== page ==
Infectious disease doctor: Do these FIVE things to avoid the cold and flu

Respiratory viruses will be running rampant in the cold months.
Respiratory viruses will be running rampant in the cold months.

Expert doctor Charles Bailey has called on people to fall back on past 'habits' in order to stave of the threat of illnesses during the cold months

Published

As temperatures drop and the flu season rolls round, more Brits are looking for ways to avoid the cold and flu.

Expert doctor Charles Bailey has called on people to fall back on past “habits” in order to stave of the threat of illnesses during the cold months.

The medical director for infection prevention at Providence St. Joseph and Providence Mission Hospital in Orange County, California, warned about a “variety of illnesses during the coming months” while speaking to Well+Good.

Here is a list of how you can mitigate the threat of a number of conditions in the months to come.

1. Get vaccinated against the flu.

Dr. Bailey says this is an “important specific precaution” that can be taken in order to avoid respiratory illnesses during the cold seasons.

CDC Director Dr. Rochelle Walensky said this year’s flu vaccine is a “very good match” to the strains currently circulating in the US, meaning it could help significantly in avoiding potential hospitalisation or infection.

It takes two weeks before full protection from a flu vaccine kicks in.

Avoiding crowds may be a wise idea.
Avoiding crowds may be a wise idea.

2. Frequent hand washing.

Hand washing is a vital activity for preventing the spread of germs, therefore colds and flu.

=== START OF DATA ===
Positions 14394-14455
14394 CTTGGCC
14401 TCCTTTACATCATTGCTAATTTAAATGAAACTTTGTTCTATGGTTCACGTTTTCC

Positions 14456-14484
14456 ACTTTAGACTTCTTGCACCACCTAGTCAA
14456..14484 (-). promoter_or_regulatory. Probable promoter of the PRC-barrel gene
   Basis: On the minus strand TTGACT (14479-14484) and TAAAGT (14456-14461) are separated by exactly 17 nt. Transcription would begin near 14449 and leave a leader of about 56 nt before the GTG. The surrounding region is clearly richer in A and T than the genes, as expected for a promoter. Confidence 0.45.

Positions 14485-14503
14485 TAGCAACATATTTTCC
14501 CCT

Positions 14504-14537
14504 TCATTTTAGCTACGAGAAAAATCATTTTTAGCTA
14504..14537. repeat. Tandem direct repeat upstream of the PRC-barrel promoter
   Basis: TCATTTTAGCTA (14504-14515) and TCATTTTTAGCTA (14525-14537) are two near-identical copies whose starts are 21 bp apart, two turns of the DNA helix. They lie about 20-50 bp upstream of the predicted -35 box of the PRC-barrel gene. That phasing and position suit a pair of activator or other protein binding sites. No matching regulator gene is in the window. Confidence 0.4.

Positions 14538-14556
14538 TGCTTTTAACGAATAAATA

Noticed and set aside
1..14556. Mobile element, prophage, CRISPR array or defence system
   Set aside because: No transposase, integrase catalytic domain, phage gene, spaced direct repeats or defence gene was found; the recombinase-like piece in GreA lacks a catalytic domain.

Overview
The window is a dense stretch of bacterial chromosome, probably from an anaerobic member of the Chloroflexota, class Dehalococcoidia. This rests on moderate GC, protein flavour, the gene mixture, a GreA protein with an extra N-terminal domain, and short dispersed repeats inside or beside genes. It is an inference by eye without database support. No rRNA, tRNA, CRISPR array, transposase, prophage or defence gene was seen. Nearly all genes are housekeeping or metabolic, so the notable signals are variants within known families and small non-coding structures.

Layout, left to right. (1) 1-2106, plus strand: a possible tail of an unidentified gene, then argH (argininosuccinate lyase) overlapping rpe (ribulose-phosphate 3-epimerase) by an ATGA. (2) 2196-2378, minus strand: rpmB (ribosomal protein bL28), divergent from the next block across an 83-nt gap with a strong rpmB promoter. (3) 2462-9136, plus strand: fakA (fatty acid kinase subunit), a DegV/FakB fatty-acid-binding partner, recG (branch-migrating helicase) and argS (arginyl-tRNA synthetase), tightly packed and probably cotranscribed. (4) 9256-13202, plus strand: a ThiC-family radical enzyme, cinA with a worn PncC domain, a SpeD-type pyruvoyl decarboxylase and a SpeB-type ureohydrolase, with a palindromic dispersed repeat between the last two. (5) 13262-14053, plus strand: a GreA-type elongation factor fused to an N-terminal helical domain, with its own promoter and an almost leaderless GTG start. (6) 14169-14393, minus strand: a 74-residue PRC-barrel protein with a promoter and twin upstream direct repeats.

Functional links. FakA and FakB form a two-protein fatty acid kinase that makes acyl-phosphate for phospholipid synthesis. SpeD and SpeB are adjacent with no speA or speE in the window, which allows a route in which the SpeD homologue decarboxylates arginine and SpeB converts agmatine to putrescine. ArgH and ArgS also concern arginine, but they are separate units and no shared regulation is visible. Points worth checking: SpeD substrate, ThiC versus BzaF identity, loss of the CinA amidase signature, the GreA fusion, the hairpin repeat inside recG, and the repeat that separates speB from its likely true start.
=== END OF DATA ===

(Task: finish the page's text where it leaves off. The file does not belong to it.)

In order to practice hand washing effectively, the following course of action is recommended:

- Use warm water and soap to scrub your hands.

- Wash all yours of your fingers and hands up to the wrist, for at least 20 seconds.

- Ensure you clean under your fingernails and the spaces between each finger.

- When hand washing isn’t an option, use an alcohol-based sanitiser.

- Try to keep your hands away from your mouth and nose once cleaned.

3. Sanitise phones and other devices.

Your phones and computers are likely to be infested with germs if they are being used frequently.

Experts at the Federal Communications Commission therefore recommend practicing phone hygiene once a day.

Using a lint-free cloth that has been slightly dampened with soap and water is recommended.

Ensure you do not saturate your device with liquid or it could end up damaged.

Also make sure you do not attempt to clean any devices while they are plugged in.

4. Avoid crowds where possible.

Wearing a mask could help stop the spread of viruses.
Wearing a mask could help stop the spread of viruses.

Dr. Bailey says crowds that are poorly ventilated are likely to be a spreader for respiratory conditions.

Outdoor crowds are likely to be safer, giving you the freedom to enjoy wintery fun in the open with activities such as ice skating.

5. Wear a mask.

Consider wearing a mask when in doubt, as this could reduce viral transmission and provide protection for those you come into contact with.

Keeping a mask in your bag or pocket may come in handy as the need could arise.